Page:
Helping people get the care they want and need begins with equipping health and wellness providers with the modern technology, data and expertise to meet consumers' evolving demands — today and tomorrow. Synchrony Health & Wellness is investing in digital enhancements, like embedded finance in platforms and seamless payments, to make the CareCredit application and payment process more seamless than ever. We have also built an embedded finance API framework enabling our finance and credit experiences to function within the point of sale, on partner mobile apps, at online checkout, within patient healthcare payment platforms, and more. These innovative solutions bring ease of use functionality to consumers and help providers ensure they can meet the demands of today’s changing consumer behaviors.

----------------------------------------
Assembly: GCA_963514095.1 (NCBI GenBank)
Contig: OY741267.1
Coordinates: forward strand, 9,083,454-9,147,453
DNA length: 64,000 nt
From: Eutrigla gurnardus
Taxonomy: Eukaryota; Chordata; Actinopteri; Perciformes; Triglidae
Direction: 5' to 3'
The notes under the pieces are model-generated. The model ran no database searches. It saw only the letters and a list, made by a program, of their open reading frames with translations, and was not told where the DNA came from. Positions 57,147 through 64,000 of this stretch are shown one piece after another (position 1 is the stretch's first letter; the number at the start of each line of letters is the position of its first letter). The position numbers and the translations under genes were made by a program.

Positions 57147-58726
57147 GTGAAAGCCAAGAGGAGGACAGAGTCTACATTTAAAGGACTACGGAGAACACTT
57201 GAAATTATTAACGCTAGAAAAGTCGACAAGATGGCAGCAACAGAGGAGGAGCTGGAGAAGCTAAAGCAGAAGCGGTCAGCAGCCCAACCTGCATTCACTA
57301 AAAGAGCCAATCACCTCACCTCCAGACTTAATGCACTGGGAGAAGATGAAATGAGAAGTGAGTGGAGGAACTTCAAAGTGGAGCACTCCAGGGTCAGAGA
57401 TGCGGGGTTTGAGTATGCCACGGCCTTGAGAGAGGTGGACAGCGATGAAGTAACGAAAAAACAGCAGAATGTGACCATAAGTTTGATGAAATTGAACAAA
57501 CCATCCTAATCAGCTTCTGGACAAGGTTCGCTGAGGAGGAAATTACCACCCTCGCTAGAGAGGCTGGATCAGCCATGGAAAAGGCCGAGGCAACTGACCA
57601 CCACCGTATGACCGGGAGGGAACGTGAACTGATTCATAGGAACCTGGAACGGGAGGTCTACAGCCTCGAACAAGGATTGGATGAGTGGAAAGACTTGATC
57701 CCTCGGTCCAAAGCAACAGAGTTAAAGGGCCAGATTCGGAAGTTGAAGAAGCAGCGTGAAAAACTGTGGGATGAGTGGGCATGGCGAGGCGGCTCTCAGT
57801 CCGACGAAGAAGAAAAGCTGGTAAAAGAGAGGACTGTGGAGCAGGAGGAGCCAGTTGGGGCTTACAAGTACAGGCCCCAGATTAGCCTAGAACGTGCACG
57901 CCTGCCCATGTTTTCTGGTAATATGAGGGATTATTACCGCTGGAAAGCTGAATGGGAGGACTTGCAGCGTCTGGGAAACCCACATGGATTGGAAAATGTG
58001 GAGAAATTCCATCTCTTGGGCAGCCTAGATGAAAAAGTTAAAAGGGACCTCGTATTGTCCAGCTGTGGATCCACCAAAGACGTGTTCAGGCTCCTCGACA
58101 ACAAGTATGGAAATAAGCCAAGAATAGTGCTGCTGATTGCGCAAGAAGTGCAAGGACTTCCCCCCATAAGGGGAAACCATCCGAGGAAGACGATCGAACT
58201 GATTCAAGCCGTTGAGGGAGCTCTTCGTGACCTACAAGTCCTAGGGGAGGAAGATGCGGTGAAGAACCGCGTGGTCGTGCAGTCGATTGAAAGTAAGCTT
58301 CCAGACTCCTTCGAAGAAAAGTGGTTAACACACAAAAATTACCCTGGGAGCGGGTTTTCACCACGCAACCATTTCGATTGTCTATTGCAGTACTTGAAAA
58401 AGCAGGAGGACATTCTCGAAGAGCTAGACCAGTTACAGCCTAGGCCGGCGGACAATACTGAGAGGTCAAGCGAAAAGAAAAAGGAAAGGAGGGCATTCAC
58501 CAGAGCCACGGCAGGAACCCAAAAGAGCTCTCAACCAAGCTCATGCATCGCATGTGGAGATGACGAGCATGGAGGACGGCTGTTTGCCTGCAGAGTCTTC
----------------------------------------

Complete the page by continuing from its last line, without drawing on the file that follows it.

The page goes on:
Terry Shaw. President and CEO of AdventHealth: As the health care landscape continues to change, we see an opportunity to extend our networks outside the confines of the hospital. Starting this year, we are looking at new ways to strengthen and expand our primary care offerings, urgent care - both clinic based and mobile based - home care and digital care. Making these investments will enable us to provide whole-person care that is more accessible to our communities and consumers and puts the people we care for at the center.

William Patterson. CEO and Founder of CareRev: Cut ties with the processes, technologies, and systems that no longer serve your organization. Continuing with the status quo will not work anymore, including antiquated staffing models. We must usher in a paradigm shift by bringing the gig economy to healthcare: offer qualified healthcare professionals the flexibility they want, while giving health systems the tools and human capital they need to stand up the contingent healthcare workforce of the future.

Lou Silverman. CEO of Hicuity Health: Question Everything. Make 2023 the year that you don’t accept conventional wisdom, yesterday’s assumptions, or “the way it has always been”. It will annoy some, but the only way to find new answers is to ask new questions.